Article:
Gender and Sexuality in Reggaeton


Synopsis: Many critics of reggaetón have stressed the genre’s hypermasculinity. Some have even argued that reggaetón promotes violence against women (among other types of violence). While reggaetón certainly merits criticism for its stances towards women and other groups, reggaetón’s expressions of masculinity are not monolithic. Bad Bunny and other artists have at times challenged and other times reinforced reggaetón’s hypermasculinity.


Alfredo Nieves Moreno argues that reggaetón’s representations of masculinity typically center a “barriocentric macho” who objectifies women, promotes hypermasculinity, and focuses on material wealth. In contrast, he argues that Calle 13 offers an alternative to the hegemonic masculinity expressed in the music that pokes fun at both the barrio centric macho and the moral panics surrounding sexuality in reggaetón.

This paper argues that Bad Bunny embodies a camp aesthetic and yet still conforms to representations of hypermasculinity in Latin trap and reggaeton. Luis Rivera Figueroa analyzes the complexity in Bad Bunny’s persona through his distinctive fashion sense, his discourse surrounding ways he interacts with gender and sexuality, his relationship to the Latin trap genre along with the limitations in his ability to fully disrupt the hegemonic masculine structures in reggaeton. 

In this piece, Larissa Hernandez argues that Bad Bunny’s aesthetics and lyrics provide an alternative space to the hegemonic hyper masculine and heteronormative gender roles in Latin trap music. Hernandez uses Bad Bunny’s “Caro” video as an example to assess the extent of his ability to create acceptance towards gender fluidity independent of binary heterosexuality.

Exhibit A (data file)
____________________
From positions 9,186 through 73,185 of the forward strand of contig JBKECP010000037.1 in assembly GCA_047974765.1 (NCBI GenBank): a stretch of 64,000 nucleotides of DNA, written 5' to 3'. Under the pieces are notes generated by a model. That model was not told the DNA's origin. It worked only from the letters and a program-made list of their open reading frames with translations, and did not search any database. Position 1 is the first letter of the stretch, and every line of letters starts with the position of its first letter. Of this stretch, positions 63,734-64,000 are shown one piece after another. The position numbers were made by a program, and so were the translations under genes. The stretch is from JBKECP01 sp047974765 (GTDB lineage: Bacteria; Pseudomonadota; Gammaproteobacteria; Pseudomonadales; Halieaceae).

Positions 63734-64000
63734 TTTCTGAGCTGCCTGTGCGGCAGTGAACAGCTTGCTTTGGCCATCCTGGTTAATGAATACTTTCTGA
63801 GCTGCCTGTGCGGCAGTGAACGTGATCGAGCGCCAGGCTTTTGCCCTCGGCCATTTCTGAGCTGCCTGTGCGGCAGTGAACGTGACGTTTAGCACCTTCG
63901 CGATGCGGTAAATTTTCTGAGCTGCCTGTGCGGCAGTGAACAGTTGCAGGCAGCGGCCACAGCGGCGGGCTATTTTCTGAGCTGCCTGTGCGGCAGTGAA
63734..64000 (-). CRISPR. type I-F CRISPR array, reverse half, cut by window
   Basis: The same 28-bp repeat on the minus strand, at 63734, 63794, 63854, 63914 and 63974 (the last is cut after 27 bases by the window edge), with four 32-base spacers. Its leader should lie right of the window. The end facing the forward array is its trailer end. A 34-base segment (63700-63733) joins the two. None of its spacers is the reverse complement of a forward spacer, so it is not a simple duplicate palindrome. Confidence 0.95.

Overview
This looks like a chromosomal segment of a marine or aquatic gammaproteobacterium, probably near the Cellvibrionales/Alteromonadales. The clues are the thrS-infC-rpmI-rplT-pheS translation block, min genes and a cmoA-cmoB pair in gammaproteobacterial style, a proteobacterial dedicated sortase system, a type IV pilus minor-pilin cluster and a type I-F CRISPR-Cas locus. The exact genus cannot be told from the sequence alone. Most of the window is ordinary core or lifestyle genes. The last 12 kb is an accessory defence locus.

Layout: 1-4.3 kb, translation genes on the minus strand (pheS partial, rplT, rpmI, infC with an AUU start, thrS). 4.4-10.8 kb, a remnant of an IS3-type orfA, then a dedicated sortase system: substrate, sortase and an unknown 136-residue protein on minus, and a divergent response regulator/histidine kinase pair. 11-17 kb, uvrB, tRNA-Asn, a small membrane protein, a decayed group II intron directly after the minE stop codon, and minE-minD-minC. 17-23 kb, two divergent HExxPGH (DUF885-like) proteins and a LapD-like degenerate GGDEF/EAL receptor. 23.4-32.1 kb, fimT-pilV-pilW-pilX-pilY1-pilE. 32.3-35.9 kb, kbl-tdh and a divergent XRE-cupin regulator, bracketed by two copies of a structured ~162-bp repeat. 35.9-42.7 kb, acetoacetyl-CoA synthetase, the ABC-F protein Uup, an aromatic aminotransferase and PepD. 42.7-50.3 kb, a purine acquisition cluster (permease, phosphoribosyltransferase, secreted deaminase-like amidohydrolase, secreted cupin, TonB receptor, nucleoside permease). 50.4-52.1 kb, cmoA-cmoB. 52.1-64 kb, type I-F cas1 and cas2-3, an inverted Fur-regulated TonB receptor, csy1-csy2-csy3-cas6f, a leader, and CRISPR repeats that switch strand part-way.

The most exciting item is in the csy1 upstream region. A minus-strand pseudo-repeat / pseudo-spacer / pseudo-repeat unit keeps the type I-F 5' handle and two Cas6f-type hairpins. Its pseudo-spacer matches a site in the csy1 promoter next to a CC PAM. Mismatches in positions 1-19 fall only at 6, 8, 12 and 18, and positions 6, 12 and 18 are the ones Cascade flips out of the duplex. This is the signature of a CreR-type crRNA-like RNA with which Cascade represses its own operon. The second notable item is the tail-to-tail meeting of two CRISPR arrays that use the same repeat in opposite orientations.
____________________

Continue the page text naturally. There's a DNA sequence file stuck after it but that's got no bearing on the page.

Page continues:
Nathian Shae Rodriguez examines the discourse surrounding Bad Bunny’s gender expression, especially how the artist disrupts heteronormative and hyper masculine norms in reggaeton. Through close analysis of his song “Yo perreo sola”,  Shae Rodriguez looks at the various female, masculine and queer communities’ diverse critiques of Bad Bunny's work. 


Synopsis: Reggaetón has a reputation for sexually objectifying women. Perreo, the dance associated with reggaetón, has been especially targeted by the music’s critics because of its overtly sexual nature. However, others have argued that perreo can be a space for people to express their sexuality, and can even serve as a form of protest. Women artists in reggaetón remain underrepresented, although a new cohort of artists has emerged that embrace perreo and expressions of sexuality. These younger artists build from the work of Ivy Queen, arguably the most visible woman in reggaetón and an important pioneer in the genre.


“En mi imperio” investigates Ivy Queen’s star persona through her physical appearance, her music videos, and her media coverage which highlight a shift from her more masculine hip hop style to a more sexualized and effeminate figure. Jillian Báez explores the contradictions inherent to Ivy Queen’s image and music. On one hand, Báez argues that Ivy Queen expresses agency and feminism in her lyrics and performance which challenges the hypermasculinity of reggaetón. However, Ivy Queen still maintains a more conservative approach, especially in relation to her look, that conforms to standards of the Latin music industry. 

Félix Jiménez explores Glory’s role as “the hidden women” in hit songs like “Dale Don Dale” and “Gasolina,” Jiménez illustrates the obscurity that surrounds female reggaeton artists in a male dominated industry. He argues that the normative gender roles in reggaetón restrict women’s agency within the genre.

In “¿Dónde Están las Yales?”, Verónica Dávila Ellis analyzes the connotations surrounding “yale”, a term popularized in Puerto Rican slang that refers to working-class women. Dávila Ellis looks at how the construction and use of  “yale” stigmatizes and racializes working class women in Puerto Rico. Additionally, this paper relates this term to larger historical  stereotypes used to vilify poor women of color, especially Black and Puerto Rican women, in debates about social welfare policies in the United States.

In this piece, Ramón Rivera-Servera explores the gender, sexuality and racial politics surrounding the dance style perreo, the dance associated with reggaetón. Rivera-Servera reframes the discussion of perreo from a dance that objectifies women to one that can be a space for women, queer people, Afro-Latinx people, and others to express their sexualities and identities.